“It is an acknowledged fact, that we perceive errors in the works of others more readily than in our own.” — Leonardo da Vinci
Is this an accurate statement? For master artists – maybe. How about the rest of us? I don’t know about you, but the only thing I see in my work are mistakes. There seems to be no worse critic than ourselves.
I suspect that Leonardo’s treatise was for masters like himself. He gives us a hint when he continues…
“A painter, therefore, ought to be well instructed in perspective, and acquire a perfect knowledge of the dimensions of the human body…”
Ah…those are essential basics of any artist and compliment each other. If you have those techniques in your toolbox, you should have the ability to see errors. The problem, then, is recognizing your own.
Leonardo gives us some further insight into the skills of a painter.
“He (the painter) should also be a good architect…”
Leonardo qualifies how “good” we need to be.
“…at least as far as concerns the outward shape of buildings…”
We don’t have to be a Brunelleschi. We do, though, have to understand the basic structure of buildings. We’d suggest this idea also applies to the basic structure of a painting as well. This structure is what Tom calls the “Architectonic Laws” which he teaches in Master Class.
Next Leonardo offers help if you aren’t a master of these elements.
“…where he is deficient, he ought not to neglect taking drawings from Nature.”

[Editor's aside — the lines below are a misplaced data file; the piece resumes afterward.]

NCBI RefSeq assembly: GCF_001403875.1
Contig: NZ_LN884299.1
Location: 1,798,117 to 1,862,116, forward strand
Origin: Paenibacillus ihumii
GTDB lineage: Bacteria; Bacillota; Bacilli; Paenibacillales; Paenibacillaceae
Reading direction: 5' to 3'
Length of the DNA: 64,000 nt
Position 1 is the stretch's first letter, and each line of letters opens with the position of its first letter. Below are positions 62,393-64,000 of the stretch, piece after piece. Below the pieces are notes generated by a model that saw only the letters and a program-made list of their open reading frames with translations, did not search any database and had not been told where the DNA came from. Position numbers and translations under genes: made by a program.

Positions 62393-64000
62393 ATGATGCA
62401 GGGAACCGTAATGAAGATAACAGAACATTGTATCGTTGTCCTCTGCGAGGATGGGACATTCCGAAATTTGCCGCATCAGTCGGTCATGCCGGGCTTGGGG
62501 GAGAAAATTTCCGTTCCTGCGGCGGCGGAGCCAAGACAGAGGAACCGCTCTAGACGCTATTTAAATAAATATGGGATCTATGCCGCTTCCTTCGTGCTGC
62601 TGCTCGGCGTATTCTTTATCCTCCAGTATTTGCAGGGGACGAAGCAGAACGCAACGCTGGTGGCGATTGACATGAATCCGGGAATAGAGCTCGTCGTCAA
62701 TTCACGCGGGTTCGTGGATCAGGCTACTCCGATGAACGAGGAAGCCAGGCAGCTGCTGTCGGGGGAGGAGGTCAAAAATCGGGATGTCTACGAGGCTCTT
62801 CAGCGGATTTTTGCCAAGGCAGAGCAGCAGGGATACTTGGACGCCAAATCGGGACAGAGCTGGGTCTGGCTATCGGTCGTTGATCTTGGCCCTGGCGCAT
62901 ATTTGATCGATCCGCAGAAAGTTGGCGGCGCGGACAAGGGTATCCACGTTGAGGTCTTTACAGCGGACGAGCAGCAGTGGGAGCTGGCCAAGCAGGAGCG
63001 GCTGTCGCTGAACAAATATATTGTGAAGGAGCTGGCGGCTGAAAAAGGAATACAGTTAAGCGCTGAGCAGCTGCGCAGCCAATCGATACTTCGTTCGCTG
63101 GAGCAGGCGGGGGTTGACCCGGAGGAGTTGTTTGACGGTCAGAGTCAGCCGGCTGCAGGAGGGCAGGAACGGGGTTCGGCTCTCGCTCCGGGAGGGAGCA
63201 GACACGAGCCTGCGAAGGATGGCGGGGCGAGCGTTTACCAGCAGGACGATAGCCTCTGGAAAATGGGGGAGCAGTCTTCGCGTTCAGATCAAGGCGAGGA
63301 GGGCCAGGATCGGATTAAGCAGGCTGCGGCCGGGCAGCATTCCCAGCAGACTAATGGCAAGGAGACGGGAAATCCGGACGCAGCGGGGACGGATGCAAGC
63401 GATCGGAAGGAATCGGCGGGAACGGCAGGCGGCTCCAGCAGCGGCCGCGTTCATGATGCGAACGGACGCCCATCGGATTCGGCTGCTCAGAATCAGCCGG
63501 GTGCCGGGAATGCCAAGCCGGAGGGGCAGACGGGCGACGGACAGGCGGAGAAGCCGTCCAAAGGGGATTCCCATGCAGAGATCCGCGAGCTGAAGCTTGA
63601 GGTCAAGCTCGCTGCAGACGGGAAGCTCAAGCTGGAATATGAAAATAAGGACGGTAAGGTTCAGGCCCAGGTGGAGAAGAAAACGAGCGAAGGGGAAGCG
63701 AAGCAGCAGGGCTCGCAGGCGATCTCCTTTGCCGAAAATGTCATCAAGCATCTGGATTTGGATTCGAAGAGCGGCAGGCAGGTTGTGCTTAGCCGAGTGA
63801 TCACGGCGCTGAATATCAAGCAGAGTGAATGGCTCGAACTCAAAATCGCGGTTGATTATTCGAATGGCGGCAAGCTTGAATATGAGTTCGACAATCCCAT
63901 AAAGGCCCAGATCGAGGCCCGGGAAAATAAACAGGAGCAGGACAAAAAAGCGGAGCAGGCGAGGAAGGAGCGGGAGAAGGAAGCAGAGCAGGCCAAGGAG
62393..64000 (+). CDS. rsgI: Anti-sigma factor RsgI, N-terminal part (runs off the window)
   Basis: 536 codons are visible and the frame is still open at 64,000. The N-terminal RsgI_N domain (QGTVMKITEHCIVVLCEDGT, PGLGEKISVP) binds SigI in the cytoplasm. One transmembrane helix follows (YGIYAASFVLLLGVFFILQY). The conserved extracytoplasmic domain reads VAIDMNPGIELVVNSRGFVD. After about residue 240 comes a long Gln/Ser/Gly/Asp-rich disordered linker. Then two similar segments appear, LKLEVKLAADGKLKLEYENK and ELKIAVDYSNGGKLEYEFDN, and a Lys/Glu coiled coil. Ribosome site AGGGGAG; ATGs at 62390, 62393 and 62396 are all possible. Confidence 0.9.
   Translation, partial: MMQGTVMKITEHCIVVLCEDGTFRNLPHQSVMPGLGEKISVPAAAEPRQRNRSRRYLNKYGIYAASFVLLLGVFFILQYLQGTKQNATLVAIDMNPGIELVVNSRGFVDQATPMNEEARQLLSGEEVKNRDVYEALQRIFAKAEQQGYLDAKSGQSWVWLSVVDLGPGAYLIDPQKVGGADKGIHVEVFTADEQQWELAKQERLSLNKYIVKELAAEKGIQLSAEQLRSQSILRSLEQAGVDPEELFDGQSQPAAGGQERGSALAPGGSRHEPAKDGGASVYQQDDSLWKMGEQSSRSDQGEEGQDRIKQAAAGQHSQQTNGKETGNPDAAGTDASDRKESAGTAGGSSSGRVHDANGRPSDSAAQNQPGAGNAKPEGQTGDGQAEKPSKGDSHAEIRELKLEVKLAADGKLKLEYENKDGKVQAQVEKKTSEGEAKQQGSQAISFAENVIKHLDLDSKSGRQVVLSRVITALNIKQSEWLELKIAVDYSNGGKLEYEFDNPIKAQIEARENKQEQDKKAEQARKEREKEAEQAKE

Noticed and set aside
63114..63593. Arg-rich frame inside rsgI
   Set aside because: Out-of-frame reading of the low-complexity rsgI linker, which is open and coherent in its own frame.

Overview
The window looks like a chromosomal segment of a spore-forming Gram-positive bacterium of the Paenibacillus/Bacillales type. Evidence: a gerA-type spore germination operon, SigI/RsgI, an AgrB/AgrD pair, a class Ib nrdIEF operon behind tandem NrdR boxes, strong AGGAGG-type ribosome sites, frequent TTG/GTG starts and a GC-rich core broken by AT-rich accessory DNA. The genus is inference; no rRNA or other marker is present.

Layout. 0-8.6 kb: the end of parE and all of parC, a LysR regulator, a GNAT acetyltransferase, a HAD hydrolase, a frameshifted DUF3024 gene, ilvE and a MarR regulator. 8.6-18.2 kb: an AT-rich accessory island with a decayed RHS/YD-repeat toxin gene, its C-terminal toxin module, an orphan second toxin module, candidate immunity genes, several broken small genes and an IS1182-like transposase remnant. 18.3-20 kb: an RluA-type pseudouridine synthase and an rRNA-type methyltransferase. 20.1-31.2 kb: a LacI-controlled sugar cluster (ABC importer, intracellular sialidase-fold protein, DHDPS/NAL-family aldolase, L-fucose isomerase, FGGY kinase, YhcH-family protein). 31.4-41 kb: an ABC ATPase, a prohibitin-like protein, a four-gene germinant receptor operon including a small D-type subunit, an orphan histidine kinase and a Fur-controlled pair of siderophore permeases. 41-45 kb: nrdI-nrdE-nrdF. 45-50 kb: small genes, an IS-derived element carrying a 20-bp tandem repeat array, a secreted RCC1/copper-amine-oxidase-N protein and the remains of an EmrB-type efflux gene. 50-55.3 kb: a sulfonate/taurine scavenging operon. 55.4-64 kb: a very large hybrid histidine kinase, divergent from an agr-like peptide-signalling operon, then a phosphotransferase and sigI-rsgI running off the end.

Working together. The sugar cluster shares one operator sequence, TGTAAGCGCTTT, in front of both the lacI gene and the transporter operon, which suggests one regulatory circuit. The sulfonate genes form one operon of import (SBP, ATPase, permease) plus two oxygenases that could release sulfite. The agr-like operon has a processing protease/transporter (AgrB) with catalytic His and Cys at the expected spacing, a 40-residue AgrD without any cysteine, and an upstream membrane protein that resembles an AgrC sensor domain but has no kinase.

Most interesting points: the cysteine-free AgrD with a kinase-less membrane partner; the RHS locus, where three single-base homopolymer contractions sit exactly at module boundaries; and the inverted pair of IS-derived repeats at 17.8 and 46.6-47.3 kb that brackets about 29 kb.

The last chapter of his treatise is: “That a Man ought not to trust to himself, but ought to consult Nature.”
Why do you think Bill spent so much time observing nature? We can find all the answers to the questions we should be asking about art in nature.
No one was more observant and questioning about the world than Leonardo. He may have been the first person to ask the question, “Why is the sky blue.”
That simple question established the foundation of the concept of aerial perspective. It confirmed the order of color from distant objects to those closest to the viewer. These are principles that every artist must know to master the craft of art.
Once you’ve mastered the principles, Leonardo suggests a way to observe and comment on your work differently. Look at your work through a mirror. Your work will look like another artist’s work.
Leonardo offers one final tip.
“It will be useful also to quit his work often, and take some relaxation…”
Do you take frequent enough breaks? You’ll recall, Tom made the same suggestion in a video clip we posted a while back.
Why do this?
Leonardo says that if you quit your work often, your judgment will be sharper when you return to the canvas.
“For too great application and sitting still is sometimes the cause of many gross errors.”
Master your craft. Take breaks. Become the best artist you can be.
Master Class is ready when you are. Click here for more information.